I wonder if The Journal did more to confuse the public on a tremendously complex issue through its selective reporting and innuendo in the article.

John Fishel, President The Jewish Federation of Greater Los Angeles

Faith and Folly

I am a physician and a clinical professor of pediatrics at Loma Linda University who, like Rob Eshman, maintains a firm belief in the merits of stem cell research (“Faith and Folly,” July 30).

Stem cell research will continue regardless of President Bush’s current position, since the companies involved are multinational and research will be conducted abroad until the issue is sorted out in the United States. Some will move their labs to locations where they can carry out this most-needed research.

The United States is not the only country involved in this area. Validated discoveries, which translate into new cures, will be available to the world.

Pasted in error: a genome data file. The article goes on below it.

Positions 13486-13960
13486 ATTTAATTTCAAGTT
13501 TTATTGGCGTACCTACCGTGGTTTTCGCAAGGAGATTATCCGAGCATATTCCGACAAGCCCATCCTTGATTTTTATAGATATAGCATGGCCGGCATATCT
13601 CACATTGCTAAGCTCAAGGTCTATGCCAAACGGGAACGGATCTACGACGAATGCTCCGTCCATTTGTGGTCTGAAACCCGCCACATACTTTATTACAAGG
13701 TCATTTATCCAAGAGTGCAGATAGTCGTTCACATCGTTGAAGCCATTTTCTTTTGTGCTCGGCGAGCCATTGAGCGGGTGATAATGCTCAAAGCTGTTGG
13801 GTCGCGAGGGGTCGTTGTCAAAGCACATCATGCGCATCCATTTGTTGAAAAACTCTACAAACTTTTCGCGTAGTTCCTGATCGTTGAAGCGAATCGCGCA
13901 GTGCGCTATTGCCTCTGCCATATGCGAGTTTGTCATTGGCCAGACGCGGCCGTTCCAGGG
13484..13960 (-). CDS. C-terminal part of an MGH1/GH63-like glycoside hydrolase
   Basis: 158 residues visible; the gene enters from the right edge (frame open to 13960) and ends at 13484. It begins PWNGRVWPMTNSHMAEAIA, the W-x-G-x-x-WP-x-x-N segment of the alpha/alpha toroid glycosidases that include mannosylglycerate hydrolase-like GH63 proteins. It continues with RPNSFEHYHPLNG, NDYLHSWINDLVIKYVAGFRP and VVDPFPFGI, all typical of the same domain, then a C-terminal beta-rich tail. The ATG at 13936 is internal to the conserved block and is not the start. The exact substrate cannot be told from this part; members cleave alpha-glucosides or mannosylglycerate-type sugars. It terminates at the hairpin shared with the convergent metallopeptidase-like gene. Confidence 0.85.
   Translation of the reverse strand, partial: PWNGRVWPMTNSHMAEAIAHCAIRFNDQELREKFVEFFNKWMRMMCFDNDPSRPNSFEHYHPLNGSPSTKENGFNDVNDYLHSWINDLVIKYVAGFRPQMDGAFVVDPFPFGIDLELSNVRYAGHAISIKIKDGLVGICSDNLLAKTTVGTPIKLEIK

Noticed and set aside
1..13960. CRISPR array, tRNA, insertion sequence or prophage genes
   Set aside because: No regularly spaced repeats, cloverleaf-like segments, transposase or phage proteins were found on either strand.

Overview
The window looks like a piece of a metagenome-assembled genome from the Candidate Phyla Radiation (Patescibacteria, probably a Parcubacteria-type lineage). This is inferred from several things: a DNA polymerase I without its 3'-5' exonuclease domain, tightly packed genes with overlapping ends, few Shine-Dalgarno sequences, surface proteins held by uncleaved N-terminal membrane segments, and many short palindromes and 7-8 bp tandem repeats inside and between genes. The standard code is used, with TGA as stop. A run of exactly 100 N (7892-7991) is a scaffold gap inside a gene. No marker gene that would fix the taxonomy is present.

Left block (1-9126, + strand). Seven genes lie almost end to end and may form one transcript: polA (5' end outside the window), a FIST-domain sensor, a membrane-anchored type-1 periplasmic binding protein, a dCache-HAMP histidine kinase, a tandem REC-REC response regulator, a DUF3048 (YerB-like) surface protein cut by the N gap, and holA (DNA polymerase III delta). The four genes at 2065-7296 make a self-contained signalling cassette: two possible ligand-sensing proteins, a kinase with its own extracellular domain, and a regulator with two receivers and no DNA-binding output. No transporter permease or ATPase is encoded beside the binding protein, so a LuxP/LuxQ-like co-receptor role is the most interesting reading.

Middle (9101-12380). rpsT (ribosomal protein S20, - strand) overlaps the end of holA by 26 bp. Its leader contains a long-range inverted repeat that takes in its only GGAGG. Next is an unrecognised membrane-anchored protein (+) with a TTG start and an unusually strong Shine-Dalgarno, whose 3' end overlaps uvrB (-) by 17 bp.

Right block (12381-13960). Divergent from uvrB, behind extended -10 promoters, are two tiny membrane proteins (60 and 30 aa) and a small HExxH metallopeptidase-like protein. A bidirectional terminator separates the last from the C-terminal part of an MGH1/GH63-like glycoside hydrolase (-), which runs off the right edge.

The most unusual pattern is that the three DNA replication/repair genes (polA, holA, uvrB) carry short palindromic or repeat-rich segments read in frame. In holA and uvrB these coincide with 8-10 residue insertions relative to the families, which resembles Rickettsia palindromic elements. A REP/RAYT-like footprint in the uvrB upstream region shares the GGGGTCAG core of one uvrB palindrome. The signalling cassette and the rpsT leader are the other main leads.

The research will get done. But even if that was not the case, is this the most pressing issue before us today?

I was also an elected delegate to the 2000 Democratic National Convention, but since Sept. 11, I am relieved that my opinion was not persuasive.

I believe the war on terror is the most important issue facing our country today.

I disagree with Eshman’s statement that, with regard to Israel, “most Jews would be hard-pressed to find a lot of light between the president’s position and John Kerry’s.”

Bush has a proven record of action, denying the so-called “right of return,” supporting the isolation of Yasser Arafat, supporting Israel’s right of self-defense, etc.